There is no other foundation for true peace of heart than unity with him. Only Christ can bring us to full trust in God. In him we find the sharpest judgment of wrath over all evil, but also the revelation of his loving grace.

The thought that God is all-loving can insulate us from the power of his touch. People know that God forgives sin, but they forget that he judges it too. There is something in modern thinking which rebels against the Atonement. Perhaps our idea of an all-loving God keeps us from wanting to face judgment. We think that love and forgiveness is all that is needed, yet that is not the whole Gospel – it makes God too human.

It is of crucial importance that the cross of Jesus Christ is in the center of our hearts – central to our calling, and central to our mission. The Lamb of God on the cross stands before the throne of God. (Rev. 5:6) The cross is the center of the universe. We must experience its meaning in its height, depth, and breadth as a mystical revelation through the Holy Spirit. It is not enough to believe it; we must ask God that we may be allowed to experience it in a living way.

We need to get past our personal struggles to experience the great thoughts of God. To experience personal salvation through the cross is important, but to remain at this stage is useless. The cross is so much greater than the personal; it embraces the whole earth and more than this earth.

There are secrets that only God knows. Christ’s death on the cross is one such mystery. The Bible says that through the cross not only this earth but also heaven and all the powers and principalities belonging to the angel world will be reconciled to God (Col. 1:20). Man, and perhaps even the angels, cannot know the mysteries that lie behind all this. But one thing we know: Christ overcame death, the last enemy. And through the cross something took place which had power far beyond the limits of our earth, far greater than our souls can comprehend.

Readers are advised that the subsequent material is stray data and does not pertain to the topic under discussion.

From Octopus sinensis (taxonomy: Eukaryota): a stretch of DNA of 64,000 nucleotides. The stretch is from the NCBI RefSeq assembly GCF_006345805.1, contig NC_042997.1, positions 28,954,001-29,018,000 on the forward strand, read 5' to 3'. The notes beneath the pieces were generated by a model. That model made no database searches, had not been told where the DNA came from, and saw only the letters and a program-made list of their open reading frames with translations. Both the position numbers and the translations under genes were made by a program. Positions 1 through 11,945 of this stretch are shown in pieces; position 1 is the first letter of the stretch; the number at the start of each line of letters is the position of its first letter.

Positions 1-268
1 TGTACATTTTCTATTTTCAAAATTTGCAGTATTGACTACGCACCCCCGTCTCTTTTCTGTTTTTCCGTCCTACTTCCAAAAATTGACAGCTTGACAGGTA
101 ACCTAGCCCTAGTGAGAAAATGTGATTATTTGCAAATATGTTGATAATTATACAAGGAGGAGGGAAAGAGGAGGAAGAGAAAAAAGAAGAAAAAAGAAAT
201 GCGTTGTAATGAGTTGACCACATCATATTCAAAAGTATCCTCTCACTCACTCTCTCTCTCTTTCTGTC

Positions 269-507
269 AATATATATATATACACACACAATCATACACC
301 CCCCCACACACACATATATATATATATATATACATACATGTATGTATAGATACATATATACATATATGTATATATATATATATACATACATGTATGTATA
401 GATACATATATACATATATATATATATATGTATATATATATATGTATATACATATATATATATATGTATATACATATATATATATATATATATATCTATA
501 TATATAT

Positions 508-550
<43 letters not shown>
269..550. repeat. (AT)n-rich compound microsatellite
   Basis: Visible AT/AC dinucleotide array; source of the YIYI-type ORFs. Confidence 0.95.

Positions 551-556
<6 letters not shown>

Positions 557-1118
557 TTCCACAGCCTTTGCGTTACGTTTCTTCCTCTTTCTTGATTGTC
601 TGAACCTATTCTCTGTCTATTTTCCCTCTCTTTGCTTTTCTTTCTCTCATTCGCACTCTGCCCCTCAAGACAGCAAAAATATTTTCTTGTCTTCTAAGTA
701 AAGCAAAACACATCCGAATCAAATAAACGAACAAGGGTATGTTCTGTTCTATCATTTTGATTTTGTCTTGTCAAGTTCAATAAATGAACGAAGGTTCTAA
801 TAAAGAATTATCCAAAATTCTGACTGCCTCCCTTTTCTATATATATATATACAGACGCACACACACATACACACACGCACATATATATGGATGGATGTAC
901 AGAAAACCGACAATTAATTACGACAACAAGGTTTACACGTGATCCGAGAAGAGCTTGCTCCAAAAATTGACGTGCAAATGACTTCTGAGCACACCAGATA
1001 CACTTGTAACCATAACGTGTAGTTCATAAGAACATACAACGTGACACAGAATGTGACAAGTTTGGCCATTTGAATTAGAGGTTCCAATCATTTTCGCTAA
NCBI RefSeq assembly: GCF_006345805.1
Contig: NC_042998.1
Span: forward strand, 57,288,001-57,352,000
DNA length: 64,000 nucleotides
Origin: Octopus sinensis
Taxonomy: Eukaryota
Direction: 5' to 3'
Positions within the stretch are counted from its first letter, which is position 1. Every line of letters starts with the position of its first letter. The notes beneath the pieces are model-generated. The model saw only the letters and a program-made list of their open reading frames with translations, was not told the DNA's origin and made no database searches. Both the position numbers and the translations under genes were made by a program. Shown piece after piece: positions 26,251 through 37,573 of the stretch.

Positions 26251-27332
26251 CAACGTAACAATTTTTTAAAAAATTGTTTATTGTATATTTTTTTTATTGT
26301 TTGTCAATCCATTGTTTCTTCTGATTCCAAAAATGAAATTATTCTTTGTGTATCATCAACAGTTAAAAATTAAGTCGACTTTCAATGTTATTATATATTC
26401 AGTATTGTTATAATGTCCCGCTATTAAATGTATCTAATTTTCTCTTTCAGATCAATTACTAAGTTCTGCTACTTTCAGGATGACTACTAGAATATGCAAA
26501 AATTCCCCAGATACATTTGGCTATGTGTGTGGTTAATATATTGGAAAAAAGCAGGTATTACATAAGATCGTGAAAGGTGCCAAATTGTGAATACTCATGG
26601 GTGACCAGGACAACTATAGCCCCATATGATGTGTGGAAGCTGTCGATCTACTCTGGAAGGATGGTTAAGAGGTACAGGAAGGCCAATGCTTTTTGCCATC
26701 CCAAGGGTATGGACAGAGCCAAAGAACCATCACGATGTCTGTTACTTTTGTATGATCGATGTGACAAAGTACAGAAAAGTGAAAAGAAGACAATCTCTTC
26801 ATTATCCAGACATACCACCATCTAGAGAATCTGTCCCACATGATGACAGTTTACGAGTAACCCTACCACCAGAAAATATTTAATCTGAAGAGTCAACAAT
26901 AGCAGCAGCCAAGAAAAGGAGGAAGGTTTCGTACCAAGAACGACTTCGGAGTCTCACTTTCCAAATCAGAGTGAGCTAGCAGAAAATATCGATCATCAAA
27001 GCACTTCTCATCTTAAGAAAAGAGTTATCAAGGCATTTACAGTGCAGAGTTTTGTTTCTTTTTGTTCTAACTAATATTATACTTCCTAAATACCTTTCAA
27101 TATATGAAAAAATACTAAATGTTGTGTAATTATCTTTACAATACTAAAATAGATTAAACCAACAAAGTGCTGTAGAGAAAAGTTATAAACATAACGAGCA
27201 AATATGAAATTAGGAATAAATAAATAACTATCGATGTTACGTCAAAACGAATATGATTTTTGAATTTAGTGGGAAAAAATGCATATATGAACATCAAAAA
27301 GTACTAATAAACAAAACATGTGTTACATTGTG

Saint Patrick’s Breastplate

st pat pinterest

I bind unto myself today
The strong Name of the Trinity,
By invocation of the same
The Three in One and One in Three.

I bind this today to me forever
By power of faith, Christ’s incarnation;
His baptism in Jordan river,
His death on Cross for my salvation;
His bursting from the spicèd tomb,
His riding up the heavenly way,
His coming at the day of doom
I bind unto myself today.

I bind unto myself the power
Of the great love of cherubim;
The sweet ‘Well done’ in judgment hour,
The service of the seraphim,
Confessors’ faith, Apostles’ word,
The Patriarchs’ prayers, the prophets’ scrolls,
All good deeds done unto the Lord
And purity of virgin souls.

I bind unto myself today
The virtues of the star lit heaven,
The glorious sun’s life giving ray,
The whiteness of the moon at even,
The flashing of the lightning free,
The whirling wind’s tempestuous shocks,
The stable earth, the deep salt sea
Around the old eternal rocks.

I bind unto myself today
The power of God to hold and lead,
His eye to watch, His might to stay,
His ear to hearken to my need.
The wisdom of my God to teach,
His hand to guide, His shield to ward;
The word of God to give me speech,
His heavenly host to be my guard.

Against the demon snares of sin,
The vice that gives temptation force,
The natural lusts that war within,
The hostile men that mar my course;
Or few or many, far or nigh,
In every place and in all hours,
Against their fierce hostility
I bind to me these holy powers.

Against all Satan’s spells and wiles,
Against false words of heresy,
Against the knowledge that defiles,
Against the heart’s idolatry,
Against the wizard’s evil craft,
Against the death wound and the burning,
The choking wave, the poisoned shaft,
Protect me, Christ, till Thy returning.

Christ be with me, Christ within me,
Christ behind me, Christ before me,
Christ beside me, Christ to win me,
Christ to comfort and restore me.
Christ beneath me, Christ above me,
Christ in quiet, Christ in danger,
Christ in hearts of all that love me,
Christ in mouth of friend and stranger.

I bind unto myself the Name,
The strong Name of the Trinity,
By invocation of the same,
The Three in One and One in Three.
By Whom all nature hath creation,
Eternal Father, Spirit, Word:
Praise to the Lord of my salvation,
Salvation is of Christ the Lord.

HT: